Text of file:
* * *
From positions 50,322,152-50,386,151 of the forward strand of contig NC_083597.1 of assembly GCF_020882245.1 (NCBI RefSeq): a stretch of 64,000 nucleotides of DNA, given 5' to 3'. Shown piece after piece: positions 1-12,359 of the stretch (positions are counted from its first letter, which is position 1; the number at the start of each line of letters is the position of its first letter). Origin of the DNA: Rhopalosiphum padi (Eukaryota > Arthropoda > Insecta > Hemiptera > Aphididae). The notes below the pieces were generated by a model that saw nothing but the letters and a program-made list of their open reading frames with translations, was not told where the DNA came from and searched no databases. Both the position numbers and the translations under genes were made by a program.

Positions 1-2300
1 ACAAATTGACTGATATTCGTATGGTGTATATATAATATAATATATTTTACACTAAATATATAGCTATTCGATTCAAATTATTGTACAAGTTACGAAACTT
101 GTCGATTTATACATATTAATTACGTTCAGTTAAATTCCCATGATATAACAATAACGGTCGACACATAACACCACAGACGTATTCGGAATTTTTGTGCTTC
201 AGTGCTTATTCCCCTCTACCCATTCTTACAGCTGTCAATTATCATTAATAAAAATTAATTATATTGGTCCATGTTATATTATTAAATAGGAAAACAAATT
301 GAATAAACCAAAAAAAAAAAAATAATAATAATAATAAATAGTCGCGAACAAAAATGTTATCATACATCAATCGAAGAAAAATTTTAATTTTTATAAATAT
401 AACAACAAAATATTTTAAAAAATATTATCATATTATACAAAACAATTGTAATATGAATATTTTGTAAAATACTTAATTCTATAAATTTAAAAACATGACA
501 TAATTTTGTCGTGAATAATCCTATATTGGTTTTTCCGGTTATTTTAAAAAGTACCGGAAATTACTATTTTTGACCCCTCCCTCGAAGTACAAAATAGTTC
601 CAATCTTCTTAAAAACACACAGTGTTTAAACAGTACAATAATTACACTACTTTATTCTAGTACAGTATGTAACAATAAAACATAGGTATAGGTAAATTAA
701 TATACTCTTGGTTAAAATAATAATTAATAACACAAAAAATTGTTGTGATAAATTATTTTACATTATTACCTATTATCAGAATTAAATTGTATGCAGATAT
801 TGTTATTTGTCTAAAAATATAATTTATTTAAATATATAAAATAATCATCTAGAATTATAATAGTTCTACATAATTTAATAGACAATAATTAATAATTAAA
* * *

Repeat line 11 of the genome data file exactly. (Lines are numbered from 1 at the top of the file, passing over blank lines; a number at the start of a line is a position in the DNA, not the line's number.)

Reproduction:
801 TGTTATTTGTCTAAAAATATAATTTATTTAAATATATAAAATAATCATCTAGAATTATAATAGTTCTACATAATTTAATAGACAATAATTAATAATTAAA